While Charles and Caroline are visiting Walnut Grove, the townspeople learn that a land development tycoon has acquired title to all the land in Hero Township. They are inspired by Laura to vent their anger at this injustice.
When the police finds a necklace with some criminal, a detective remembers that it was missing evidence in a murderer case many years ago. So it turns out that Jeff Hayes, sentenced to ... See full summary »
In the series finale, the town of Walnut Grove is revealed to have been built on land owned by a railroad tycoon. The citizens deal with the loss of their town and lifestyles, and some must decide how best to respond to this explosive event.Written by
David Stumme <firstname.lastname@example.org>
The first building to be dynamited was the boarding house by Almanzo, followed by Mr. Edwards blowing up the saw mill, Mr. Oleson blowing up the mercantile, Doc Baker blowing up the post office and his office, and Willie blowing up the Restaurant/Hotel. See more »
The Mesabi Iron Range (which Mr. Lassiter supposedly purchased and contained the town of Walnut Grove) is actually in northeastern Minnesota. Walnut Grove is in southwestern Minnesota. See more »
"Little House On The Prairie" Goes Out With A Bang!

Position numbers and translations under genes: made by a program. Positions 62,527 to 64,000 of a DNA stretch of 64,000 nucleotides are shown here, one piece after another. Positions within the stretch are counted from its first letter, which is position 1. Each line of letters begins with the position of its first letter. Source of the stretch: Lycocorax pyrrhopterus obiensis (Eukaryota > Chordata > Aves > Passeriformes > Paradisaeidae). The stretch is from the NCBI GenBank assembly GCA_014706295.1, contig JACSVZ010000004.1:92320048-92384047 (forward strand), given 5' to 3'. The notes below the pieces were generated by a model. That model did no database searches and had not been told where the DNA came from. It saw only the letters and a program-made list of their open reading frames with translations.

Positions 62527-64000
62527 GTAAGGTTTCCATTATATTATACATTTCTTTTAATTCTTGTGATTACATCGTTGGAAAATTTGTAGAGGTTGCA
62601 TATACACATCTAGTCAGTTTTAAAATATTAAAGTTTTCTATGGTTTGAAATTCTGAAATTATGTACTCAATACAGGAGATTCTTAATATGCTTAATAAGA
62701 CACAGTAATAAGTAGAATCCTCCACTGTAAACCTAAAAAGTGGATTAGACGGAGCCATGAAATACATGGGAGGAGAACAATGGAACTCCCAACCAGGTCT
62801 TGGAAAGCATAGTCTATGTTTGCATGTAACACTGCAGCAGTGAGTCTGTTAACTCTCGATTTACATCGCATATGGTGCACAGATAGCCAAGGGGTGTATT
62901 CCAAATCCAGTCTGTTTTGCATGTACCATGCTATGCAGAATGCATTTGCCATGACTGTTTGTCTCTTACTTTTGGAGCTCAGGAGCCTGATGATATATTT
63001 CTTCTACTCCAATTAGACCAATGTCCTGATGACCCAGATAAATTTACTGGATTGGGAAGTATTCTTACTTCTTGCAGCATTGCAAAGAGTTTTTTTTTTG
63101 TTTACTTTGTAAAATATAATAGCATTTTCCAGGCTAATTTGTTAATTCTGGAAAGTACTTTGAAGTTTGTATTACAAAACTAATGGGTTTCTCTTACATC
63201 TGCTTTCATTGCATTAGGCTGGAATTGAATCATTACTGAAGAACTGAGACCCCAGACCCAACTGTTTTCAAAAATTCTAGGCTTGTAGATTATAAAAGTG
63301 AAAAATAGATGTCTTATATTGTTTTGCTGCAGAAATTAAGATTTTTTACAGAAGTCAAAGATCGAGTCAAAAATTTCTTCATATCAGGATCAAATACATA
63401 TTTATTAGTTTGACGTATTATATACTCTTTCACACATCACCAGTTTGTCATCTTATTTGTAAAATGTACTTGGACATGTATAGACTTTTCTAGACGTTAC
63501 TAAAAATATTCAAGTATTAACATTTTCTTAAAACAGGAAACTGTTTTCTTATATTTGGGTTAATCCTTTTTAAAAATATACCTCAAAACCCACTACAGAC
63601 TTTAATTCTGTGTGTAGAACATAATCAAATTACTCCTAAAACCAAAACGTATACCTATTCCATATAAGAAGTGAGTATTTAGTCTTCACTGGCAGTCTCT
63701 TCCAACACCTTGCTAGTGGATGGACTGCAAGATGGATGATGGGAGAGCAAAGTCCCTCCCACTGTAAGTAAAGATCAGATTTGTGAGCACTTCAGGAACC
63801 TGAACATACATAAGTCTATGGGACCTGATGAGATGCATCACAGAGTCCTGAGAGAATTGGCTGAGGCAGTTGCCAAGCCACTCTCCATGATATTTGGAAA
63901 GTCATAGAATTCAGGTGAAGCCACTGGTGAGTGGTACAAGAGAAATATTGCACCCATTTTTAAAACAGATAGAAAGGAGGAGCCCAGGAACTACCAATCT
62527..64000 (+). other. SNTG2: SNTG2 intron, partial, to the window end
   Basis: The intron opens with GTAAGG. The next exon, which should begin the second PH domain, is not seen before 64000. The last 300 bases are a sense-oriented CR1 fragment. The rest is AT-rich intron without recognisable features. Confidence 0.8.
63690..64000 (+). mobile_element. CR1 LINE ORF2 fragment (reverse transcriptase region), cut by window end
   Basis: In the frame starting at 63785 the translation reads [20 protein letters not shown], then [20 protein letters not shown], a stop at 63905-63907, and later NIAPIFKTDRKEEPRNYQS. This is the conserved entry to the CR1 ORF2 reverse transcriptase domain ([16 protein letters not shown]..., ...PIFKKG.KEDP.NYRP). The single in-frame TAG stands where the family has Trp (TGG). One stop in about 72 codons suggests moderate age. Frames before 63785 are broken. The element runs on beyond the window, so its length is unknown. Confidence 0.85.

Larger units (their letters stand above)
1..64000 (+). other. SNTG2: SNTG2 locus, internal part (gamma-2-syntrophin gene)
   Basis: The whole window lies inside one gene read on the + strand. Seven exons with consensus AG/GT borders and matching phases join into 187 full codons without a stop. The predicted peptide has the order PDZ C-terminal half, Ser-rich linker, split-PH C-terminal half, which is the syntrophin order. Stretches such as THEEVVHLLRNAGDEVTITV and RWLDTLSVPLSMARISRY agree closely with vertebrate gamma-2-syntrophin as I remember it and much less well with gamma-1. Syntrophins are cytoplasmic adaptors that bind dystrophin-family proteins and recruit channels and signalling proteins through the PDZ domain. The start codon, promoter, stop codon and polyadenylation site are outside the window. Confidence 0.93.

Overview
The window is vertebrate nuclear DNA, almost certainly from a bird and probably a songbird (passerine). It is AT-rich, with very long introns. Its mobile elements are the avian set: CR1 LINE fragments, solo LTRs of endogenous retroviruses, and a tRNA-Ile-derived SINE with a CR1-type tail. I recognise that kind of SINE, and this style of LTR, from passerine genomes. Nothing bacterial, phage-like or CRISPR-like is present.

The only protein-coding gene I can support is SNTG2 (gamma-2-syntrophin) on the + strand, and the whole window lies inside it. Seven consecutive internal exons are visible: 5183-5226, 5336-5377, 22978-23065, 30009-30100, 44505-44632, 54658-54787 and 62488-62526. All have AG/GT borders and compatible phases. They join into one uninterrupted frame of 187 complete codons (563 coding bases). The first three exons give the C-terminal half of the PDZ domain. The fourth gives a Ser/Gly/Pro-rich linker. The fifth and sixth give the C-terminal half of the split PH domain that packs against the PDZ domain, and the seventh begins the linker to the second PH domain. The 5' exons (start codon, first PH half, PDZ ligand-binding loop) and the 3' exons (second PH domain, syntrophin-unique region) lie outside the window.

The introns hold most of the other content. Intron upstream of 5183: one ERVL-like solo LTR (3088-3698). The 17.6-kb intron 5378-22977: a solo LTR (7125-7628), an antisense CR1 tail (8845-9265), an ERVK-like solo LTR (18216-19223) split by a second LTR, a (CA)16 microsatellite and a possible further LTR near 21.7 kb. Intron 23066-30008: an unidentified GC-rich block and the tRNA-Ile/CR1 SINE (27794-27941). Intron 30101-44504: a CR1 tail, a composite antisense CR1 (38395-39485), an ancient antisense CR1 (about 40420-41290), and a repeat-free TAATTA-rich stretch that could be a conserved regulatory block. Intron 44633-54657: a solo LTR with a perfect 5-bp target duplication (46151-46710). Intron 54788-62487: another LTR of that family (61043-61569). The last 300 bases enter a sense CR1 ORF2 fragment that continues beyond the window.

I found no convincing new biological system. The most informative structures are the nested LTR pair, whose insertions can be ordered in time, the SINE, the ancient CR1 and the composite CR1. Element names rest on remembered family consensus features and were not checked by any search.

"Little House On The Prairie" was one of those rare shows that actually had a final episode for it's original run. Perhaps Michael Landon's long relationship with NBC had something to do with that. The plot is simple. A evil miner takes advantage of the law and buys Walnut Grove forcing the people of the town to take action. James Karen plays the bad guy "Nathan Lassiter" to perfection. At the time Karen did a lot of commercials on television, and after playing "Lassiter" sponsors were afraid to use him as their spokesman. Luckily for us he would go on to find more work in film and television. Michael Landon's writing and direction on this final show was wonderful. He was always able to get a lot out of his actors. Dabbs Greer, who plays "Rev. Alden" should of won the Emmy. His performance is both moving and touching. No doubt Michael Landon had something to do with that. How sad shows like this aren't made anymore.
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